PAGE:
The C language, and its object-oriented variant C++, are probably the most significant examples of contemporary programming languages used in conjunction with compilers. C and C++ compilers, originated on the Unix platform, are currently available on most platforms. More than that, most modern operating systems, including Windows, Linux and Mac OS X, are written in C.

The drawback of compiled programs is that, since each operating system communicates with application programs in its own specific way, they are not easily portable; a C++ program compiled for Windows, for example, will not work if you try to run it on a Linux box, and vice-versa, without modification.

Meet the Interpreter

An interpreter performs source code compilation during execution of the program (at runtime). When you request the execution of an interpreted program, your OS loads the interpreter in RAM, which, in turn, loads the program source code as-is and then compiles one instruction at a time into machine code on-the-fly before it is passed to the CPU for execution. The resulting machine code is never stored on disk, so every time an interpreted program is executed the compilation has to be performed all over again.

Interpreted programs are portable; in other words, once you have written a program, say, in Ruby for example, you can run it on any operating system for which there is a Ruby interpreter available, without having to change a single line of code.

The extra processing required by the on-the-fly compilation of the source code into machine code at runtime introduces a delay which makes interpreted programs to run more slowly than compiled ones, all else being equal.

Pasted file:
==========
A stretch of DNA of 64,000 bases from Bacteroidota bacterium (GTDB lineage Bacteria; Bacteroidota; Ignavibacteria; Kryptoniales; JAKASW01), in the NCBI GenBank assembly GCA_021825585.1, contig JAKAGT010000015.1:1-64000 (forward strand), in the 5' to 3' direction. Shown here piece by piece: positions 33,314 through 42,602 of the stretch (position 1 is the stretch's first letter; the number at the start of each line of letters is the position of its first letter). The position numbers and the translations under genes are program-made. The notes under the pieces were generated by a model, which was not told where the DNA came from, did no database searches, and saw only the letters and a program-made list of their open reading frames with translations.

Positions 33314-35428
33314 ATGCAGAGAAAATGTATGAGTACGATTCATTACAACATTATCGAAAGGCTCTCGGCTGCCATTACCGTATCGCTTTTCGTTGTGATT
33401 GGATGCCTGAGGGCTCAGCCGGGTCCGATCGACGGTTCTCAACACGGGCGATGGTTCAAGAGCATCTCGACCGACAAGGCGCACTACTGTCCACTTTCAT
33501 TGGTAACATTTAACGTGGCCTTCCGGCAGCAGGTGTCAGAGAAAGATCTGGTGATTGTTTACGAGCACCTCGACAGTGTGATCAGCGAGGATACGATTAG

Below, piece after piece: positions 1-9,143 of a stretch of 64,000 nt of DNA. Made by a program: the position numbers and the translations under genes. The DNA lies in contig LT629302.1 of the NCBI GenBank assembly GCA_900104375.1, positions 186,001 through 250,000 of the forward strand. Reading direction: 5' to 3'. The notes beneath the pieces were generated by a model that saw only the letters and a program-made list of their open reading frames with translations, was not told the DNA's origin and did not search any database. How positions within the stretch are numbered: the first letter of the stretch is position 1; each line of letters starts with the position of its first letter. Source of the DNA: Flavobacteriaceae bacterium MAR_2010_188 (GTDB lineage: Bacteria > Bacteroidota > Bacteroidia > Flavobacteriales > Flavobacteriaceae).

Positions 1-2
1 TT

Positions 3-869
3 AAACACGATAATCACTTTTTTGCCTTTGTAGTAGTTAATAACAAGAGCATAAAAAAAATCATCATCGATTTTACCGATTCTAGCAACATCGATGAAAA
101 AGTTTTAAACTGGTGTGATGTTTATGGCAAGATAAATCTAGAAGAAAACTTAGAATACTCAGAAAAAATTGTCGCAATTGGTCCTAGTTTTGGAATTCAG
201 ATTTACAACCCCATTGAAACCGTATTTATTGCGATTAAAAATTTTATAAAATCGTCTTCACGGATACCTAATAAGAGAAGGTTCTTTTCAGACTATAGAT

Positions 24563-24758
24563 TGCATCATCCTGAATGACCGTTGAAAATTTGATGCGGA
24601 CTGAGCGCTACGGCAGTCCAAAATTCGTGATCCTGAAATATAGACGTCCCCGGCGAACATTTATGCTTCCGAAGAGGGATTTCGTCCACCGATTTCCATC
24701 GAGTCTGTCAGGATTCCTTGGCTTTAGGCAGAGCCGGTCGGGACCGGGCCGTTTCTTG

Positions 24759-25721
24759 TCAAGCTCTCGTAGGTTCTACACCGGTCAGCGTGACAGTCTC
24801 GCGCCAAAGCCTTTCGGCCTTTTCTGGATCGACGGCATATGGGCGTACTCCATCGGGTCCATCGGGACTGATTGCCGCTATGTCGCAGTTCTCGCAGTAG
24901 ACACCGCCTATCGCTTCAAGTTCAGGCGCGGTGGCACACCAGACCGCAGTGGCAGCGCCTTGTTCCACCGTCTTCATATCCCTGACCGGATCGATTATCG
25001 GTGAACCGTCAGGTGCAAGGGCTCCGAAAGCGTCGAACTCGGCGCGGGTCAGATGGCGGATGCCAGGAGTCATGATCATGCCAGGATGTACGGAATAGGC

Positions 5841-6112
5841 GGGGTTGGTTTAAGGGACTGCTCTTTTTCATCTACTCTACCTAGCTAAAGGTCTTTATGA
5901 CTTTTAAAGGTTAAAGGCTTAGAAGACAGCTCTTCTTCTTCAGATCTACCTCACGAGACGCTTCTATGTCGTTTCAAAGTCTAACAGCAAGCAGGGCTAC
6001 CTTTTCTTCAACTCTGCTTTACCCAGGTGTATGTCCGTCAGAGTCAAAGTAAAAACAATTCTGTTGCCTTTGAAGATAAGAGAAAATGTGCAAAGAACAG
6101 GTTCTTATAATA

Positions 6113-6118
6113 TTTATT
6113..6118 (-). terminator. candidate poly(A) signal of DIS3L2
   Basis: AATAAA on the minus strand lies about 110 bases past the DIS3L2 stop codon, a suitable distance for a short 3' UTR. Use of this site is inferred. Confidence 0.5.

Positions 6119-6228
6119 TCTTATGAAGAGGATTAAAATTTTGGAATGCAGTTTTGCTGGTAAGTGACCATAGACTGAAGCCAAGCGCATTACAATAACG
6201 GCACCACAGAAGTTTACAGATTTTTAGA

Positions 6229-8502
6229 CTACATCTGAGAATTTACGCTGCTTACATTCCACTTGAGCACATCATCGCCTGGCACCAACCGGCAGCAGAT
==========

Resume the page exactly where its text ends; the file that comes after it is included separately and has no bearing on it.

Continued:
Meet Java - and the Amazing Virtual Machine

Java takes a different approach: it uses both a compiler and an interpreter. Java source code is firstly processed by a compiler, but the result of the compilation is not machine code as with traditional (native) compilers; the Java compiler produces something called bytecode. Bytecode is the closest you can get to machine code, whilst still maintaining platform-neutrality. But, unlike machine code, bytecode cannot be executed as-is; an interpreter is still required to run the compiled Java program. The Java interpreter is best known as the Java Virtual Machine, or JVM. Because the bytecode is already pretty close to machine code, the JVM can perform the on-the-fly compilation from bytecode to machine code very quickly, much faster if compared to purely interpreted languages.

As the bytecode is platform-neutral, compiled Java programs are entirely portable; you can run your compiled Java program on any platform for which there is a JVM implementation, without changing a single line of code. And the JVM runtime execution of bytecode performs to levels close to that of machine code compiled programs. Java manages to combine portability with high performance. And that’s no mean feature.

There are a couple of other services provided by the Java Virtual Machine to your programs that are worth mentioning for the sake of completeness only, as they are very advanced topics: garbage collection and multi-threading support. Garbage-collection automatically frees up memory space no longer used by a program. Multi-threading support allows programmers to write multitasking software that performs better under certain conditions.

Meet the Java API (the Java Libraries)

Java comes with a large collection of ready-made software components providing a wide range of functionality that you can incorporate into your programs straight out-of-the-box. In computing parlance, such a collection of reusable software components is called a software library. And the way you access the functionality provided by a software library is by means of its Application Programming Interface (API). An API is essentially a well-documented set of component interfaces organized in a structured way. The range of functionality provided by the Java libraries is staggering. It covers the grouping of data (collections); utilities to manipulate text; mathematical operations; program input and output; networked programming; security; database connectivity; graphical user interface; 2D graphics; and a lot more.